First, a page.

Newspaper article THE JOURNAL RECORD

Will U.S. Growth in Money Supply Affect Interest Rate Setting?

Newspaper article THE JOURNAL RECORD

Will U.S. Growth in Money Supply Affect Interest Rate Setting?

Article excerpt

WASHINGTON -- The U.S. money supply is growing faster than the Federal Reserve's forecast, and while that's raising alarms with some at the central bank, there's no sign it'll have any effect on monetary policy.

The money measure most watched by Fed officials, called M2, has been growing at close to 5 percent a year since the end of 1995 -- at the top end of the Fed's target range for money growth. For the 12 months ended in March, M2 rose almost 7 percent, the fastest pace during the seven-year-old expansion.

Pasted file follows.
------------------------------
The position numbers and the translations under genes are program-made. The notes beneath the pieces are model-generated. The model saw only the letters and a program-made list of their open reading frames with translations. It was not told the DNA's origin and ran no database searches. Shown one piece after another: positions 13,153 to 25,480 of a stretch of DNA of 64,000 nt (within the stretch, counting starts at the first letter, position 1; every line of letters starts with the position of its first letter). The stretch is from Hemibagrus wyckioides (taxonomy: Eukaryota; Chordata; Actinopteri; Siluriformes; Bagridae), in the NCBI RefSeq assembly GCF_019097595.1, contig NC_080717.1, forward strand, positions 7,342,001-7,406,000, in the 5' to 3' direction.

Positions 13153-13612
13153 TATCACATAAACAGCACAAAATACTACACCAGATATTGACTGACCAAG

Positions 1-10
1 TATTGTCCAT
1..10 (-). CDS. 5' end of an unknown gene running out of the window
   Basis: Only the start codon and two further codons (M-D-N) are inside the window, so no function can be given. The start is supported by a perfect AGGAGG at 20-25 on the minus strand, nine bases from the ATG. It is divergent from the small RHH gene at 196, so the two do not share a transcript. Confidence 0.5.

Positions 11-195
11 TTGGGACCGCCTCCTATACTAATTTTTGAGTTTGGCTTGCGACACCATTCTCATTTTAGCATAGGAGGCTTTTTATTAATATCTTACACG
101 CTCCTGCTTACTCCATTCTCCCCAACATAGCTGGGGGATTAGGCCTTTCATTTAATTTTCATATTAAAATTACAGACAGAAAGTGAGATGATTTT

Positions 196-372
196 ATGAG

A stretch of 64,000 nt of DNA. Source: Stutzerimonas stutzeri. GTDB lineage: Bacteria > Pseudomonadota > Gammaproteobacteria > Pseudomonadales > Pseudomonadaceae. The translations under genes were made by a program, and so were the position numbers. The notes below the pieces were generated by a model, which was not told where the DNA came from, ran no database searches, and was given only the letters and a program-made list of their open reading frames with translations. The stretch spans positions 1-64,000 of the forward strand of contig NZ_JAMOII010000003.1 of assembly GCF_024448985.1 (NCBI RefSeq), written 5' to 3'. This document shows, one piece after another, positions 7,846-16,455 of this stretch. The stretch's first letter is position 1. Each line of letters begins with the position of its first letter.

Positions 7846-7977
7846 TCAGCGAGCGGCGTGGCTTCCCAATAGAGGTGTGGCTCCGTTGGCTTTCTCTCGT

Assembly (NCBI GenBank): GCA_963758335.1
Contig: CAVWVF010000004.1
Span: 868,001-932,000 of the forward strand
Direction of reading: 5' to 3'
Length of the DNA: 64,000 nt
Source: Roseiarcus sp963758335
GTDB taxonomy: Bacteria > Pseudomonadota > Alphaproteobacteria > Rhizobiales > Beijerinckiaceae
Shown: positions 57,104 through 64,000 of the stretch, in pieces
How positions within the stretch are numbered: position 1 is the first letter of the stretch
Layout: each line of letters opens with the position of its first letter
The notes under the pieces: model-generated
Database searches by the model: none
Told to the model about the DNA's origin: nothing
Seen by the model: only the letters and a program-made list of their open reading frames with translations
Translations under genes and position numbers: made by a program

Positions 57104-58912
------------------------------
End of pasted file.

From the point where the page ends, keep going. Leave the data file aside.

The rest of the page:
Monetarist economic theory says inflation picks up when the money supply grows too quickly, and officials at the Federal Reserve Bank of Cleveland are warning the Fed should throttle back money growth by raising interest rates. "Excess money and credit creation are serious threats to our economy and must not go unchecked," said Mark Sniderman, the Cleveland Fed's director of research, in an analysis of money growth last month. To date, though, Fed Chairman Alan Greenspan and his fellow Fed governors haven't said they see an excess in money supply growth, or an inflation threat from fast-growing M2. The Fed has never really used money growth to make monetary policy, although from 1979-82 policymakers used a projected path for the money supply to help set interest rates, as then-Fed Chairman Paul Volcker declared war on inflation. "It provided a cover for raising interest rates," to historic levels said James Glassman, a former Fed economist now senior U.S. economist at Chase Securities in New York. Declining inflation and concern that traditional money measures were inaccurate led the Fed to abandon that strategy in the early 1980s. As recently as February, Greenspan told Congress the Fed had "ongoing uncertainty" about "the usefulness of M2 as an indicator of economic developments." Indeed, over the same three-year period that money growth was jumping, inflation as measured by the consumer price index has slowed. …

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